The methodology of the book marks it as noteworthy just as much, if not more, than its content. First the reader gets two introductions instead of one. Jim Wallis, founder of Sojourners and one of evangelicalism’s prophetic social voices, and Marvin Olasky, editor of World Magazine and author of a number of scholarly works on politics and social issues, both chip in. What I would like to do is lock these two in a room and see what happens. Olasky, a Yalee, speaks shrewdly and with dry wit. Wallis makes one of the best statements I’ve seen in print on Christians and politics (page 11). The book extends this editorial style. This isn’t a debate or argument, no back and forth or call and response. Both Harper and Innes give their stories and perspective uninterrupted, thoughtfully laid out and then placed side by side. We hear extended thinking on how two people calling themselves evangelicals spiritually arrived where they are now – Harper from a broad multicultural background and Innes, a Canadian who became an American citizen as an adult.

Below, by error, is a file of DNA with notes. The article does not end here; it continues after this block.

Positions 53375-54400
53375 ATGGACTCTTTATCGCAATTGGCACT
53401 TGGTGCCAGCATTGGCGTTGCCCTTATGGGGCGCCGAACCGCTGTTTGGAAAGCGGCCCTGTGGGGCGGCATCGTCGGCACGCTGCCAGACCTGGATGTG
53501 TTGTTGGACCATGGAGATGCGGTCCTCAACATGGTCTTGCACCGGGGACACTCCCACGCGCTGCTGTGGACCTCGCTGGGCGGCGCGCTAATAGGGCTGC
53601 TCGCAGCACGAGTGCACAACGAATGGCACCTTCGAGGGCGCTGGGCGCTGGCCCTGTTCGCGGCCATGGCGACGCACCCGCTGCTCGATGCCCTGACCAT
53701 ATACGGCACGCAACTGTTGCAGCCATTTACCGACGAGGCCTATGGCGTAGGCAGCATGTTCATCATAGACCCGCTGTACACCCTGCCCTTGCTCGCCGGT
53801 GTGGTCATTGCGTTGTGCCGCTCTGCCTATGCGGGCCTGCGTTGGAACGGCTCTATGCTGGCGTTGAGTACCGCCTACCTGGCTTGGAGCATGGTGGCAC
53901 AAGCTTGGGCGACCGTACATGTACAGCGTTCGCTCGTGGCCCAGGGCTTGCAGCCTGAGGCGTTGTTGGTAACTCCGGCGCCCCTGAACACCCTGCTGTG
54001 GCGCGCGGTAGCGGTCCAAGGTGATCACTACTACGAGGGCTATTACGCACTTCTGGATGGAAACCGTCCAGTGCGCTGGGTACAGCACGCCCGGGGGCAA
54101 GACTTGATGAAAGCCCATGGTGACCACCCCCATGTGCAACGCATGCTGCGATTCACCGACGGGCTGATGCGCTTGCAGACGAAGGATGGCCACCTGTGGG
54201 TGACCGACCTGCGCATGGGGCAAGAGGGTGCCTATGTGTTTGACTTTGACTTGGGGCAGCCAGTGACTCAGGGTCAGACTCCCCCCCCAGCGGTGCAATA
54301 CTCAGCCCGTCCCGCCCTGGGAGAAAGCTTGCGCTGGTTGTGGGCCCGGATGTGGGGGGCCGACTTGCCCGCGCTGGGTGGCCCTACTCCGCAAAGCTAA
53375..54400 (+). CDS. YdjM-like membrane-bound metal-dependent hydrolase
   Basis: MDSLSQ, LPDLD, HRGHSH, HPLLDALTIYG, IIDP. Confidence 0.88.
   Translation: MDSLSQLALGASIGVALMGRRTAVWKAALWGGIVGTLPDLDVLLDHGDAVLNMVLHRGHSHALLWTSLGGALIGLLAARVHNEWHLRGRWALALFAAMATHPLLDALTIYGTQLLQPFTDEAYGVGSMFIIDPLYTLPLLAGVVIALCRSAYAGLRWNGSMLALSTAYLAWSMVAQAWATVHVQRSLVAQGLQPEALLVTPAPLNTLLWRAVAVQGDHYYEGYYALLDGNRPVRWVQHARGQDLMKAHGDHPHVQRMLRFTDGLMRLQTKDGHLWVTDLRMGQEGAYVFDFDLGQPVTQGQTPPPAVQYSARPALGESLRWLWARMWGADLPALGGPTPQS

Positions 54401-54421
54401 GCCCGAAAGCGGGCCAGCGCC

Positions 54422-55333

They issue a joint statement (Our Common Ground) of theology affirming what they biblically have in common. And it’s a serious theological statement, not the mindless drivel that “all religions say basically the same thing.” Both Harper and Innes work hard intellectually and theologically throughout the book. Once past this, they deal with two chapters on foundational issues for them – the role of government and the role of business (capitalism and poverty). While most of us would bypass these to get to the “issues”, it’s good to chew slowly on what both say since many experts say (and I agree) that we are becoming a nation of individuals who expect the government to make us happy on our own personal terms – rapidly making us an ungovernable people.